For the Pagan audience, it's a treasure of ideas to continue cultivating a connected life with the natural world, for eating local foods, for gardening and sharing in community and honoring the seasons. 

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Why Pagans Need a "Passover Seder" of Our Own

You know by now that I do (and advocate you doing) interfaith work. It isn't easy and sometimes it isn't even rewarding but it's important for people like me to be at the table with other religious folk for any number of reasons.  But this post isn't about that.

Because I do the aforementioned interfaith work, a rabbi buddy of mine invited me to his family Passover seder a couple of years ago. When I asked what I should bring, he suggested flowers or kosher wine. I had never heard of kosher wine but there's rather a lot of choices out there. I brought both.

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Recent Comments - Show all comments
  • Byron Ballard
    Byron Ballard says #
    I'm considering writing a Pagan Hagaddah. Kate Laity is, too. Who knows? I think it would be very good for us.
  • Joseph Merlin Nichter
    Joseph Merlin Nichter says #
    I love this post. We have our own "Seder" within our tradition, but we need one for the whole of Paganism. Now more than ever.

Posted by on in Culture Blogs
Nona Sabbata

Nona Sabbata is my Latin jargon for "The Ninth Sabbat."


For over five years now our Coven has been providing open public [Wiccan] community rituals a minimum of twice a month. In all that time, of all of those rituals, we only cancel one of them each year. Because we're at PantheaCon. And by "we're" I mean over eight of us. We all load up one very large van, and pile into one very nice hotel suite. It's like a non-stop four day slumber party with your best friends, at your favorite intergalactic spiritual space station. Which no one seems surprised to find located in California's Silicon Valley.

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This week, my wife and about 60 fellow members of the Reclaiming tradition traveled to rural Wisconsin for Winter Witchcamp. Staying behind is hard for me, despite knowing I need the year off. Winter Witchcamp is a spiritual home-away-from-home, and many members of my home community will be there, as well as friends I only see at that time. I miss them fiercely.

What is witchcamp? For many, it's integral to the Reclaiming experience. It's part summer camp (even in Winter), part symposium, part family reunion. For several days, we learn together in groups small and large, eat together in a lodge and sleep together in cabins (and tents, in Summer, but this is February in the Upper Midwest, and we're not crazy) , and make magic and ritual together.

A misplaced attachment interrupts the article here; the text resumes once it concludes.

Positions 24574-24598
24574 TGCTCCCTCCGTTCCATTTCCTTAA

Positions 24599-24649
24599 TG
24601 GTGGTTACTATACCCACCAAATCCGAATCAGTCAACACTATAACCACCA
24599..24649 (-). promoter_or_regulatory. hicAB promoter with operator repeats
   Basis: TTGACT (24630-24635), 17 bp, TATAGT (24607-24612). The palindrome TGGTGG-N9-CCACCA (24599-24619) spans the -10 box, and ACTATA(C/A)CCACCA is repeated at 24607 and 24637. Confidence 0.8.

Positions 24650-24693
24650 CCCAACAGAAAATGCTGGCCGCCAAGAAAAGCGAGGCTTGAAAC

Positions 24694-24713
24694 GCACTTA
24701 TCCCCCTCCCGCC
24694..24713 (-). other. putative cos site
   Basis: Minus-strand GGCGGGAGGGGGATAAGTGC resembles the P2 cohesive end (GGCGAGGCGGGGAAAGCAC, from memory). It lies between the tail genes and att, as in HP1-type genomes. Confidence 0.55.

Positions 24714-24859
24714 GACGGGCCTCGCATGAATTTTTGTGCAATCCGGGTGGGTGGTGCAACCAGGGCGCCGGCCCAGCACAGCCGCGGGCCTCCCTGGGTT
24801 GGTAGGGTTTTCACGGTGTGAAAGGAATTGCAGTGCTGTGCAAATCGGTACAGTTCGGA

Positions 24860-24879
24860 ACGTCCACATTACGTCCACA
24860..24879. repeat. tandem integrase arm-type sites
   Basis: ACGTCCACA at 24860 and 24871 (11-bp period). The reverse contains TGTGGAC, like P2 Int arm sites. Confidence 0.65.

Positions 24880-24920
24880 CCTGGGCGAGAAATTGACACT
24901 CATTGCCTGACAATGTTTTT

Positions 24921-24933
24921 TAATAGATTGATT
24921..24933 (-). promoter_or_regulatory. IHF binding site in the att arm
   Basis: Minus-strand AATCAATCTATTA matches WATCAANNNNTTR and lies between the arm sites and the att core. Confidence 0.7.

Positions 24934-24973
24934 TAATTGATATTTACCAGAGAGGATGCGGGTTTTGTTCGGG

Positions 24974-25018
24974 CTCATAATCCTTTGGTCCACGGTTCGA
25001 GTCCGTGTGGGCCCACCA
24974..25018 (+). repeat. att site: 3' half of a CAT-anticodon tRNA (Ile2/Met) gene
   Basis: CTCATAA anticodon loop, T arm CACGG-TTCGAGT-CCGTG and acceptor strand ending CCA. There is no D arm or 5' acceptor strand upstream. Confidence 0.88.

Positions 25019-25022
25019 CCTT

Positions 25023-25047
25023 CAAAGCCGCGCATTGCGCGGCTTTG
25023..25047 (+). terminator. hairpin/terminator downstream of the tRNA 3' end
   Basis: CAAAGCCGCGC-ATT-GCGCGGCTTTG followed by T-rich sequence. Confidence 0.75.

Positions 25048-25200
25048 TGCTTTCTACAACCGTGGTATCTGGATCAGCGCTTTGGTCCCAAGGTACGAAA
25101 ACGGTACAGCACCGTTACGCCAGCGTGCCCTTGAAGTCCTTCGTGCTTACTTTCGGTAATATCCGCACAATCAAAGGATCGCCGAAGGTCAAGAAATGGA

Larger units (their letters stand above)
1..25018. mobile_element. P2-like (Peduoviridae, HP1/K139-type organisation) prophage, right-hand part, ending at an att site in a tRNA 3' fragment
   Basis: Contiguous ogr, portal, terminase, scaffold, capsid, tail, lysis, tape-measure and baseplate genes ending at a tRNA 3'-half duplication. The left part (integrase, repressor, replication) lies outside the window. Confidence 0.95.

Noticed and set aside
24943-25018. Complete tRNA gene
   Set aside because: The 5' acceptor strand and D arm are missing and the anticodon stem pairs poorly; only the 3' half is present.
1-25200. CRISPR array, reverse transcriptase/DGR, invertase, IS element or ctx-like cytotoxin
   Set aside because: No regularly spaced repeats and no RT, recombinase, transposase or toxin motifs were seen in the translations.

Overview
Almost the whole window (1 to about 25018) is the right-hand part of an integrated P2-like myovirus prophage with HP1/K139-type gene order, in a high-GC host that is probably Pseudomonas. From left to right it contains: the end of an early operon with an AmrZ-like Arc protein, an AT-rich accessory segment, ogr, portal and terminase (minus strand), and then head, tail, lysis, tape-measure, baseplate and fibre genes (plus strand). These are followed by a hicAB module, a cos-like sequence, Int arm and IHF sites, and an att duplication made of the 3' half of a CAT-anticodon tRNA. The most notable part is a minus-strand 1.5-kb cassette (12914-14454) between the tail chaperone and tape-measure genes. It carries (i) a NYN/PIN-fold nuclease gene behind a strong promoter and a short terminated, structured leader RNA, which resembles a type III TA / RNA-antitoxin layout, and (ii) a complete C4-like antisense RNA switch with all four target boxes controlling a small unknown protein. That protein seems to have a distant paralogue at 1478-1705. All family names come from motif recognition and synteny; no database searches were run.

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Peter Dybing gave Sunday's keynote speech, "Stirring the Cauldron of Pagan Sensibilities."  A worthy pursuit to my mind.  In an animated talk, Peter emphasized that Paganism was not a monolithic institution.  He also spoke of the need for boundaries, avoiding what he called "the 2 a.m. crisis."  During feedback, I reminded folks that one of the required courses for degree-seeking students at Cherry Hill Seminary is Boundaries & Ethics.  I took the proto-class from Cat Chapin-Bishop back around 2000 and found it one of the most valuable classes I've ever taken.

He itemized several issues and then compared the attitudes about them of older Pagans and to those of younger generations.  He said that older Pagans generally held tightly to beliefs whereas younger ones welcomed debate.  I think this is true of any social phenomenon when it achieves some years; however, I don't think it's universal.  I count many Pagans, myself among them, as being open-minded, adaptable, and willing to engage on current issues, far from being hidebound.

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I join the chorus of voices reporting on the general wonderfulness of the 9th Annual Claremont Pagan Studies Conference.1  I found the overall quality of presentations exceptionally high, as they were the last time I attended two years ago.

I arrived Friday night after a long solo drive from the SF Bay Area to Los Angeles, through rain and the hairy Grapevine Canyon through the Tehachapi Mountains, stressed and with intense pain between my shoulders.  Cranky, in other words.  Soon Lauren cheered me up.

Saturday morning's first session consisted of four speakers.  Joseph Nichter, an Iraq war veteran, spoke of using Tarot in healing PTSD.  I loved his ideas about what he calls "peripheral exploration," wherein the querent draws a single card, places it on a larger sheet of paper, and draws a scene that embeds the image in the card in a larger picture.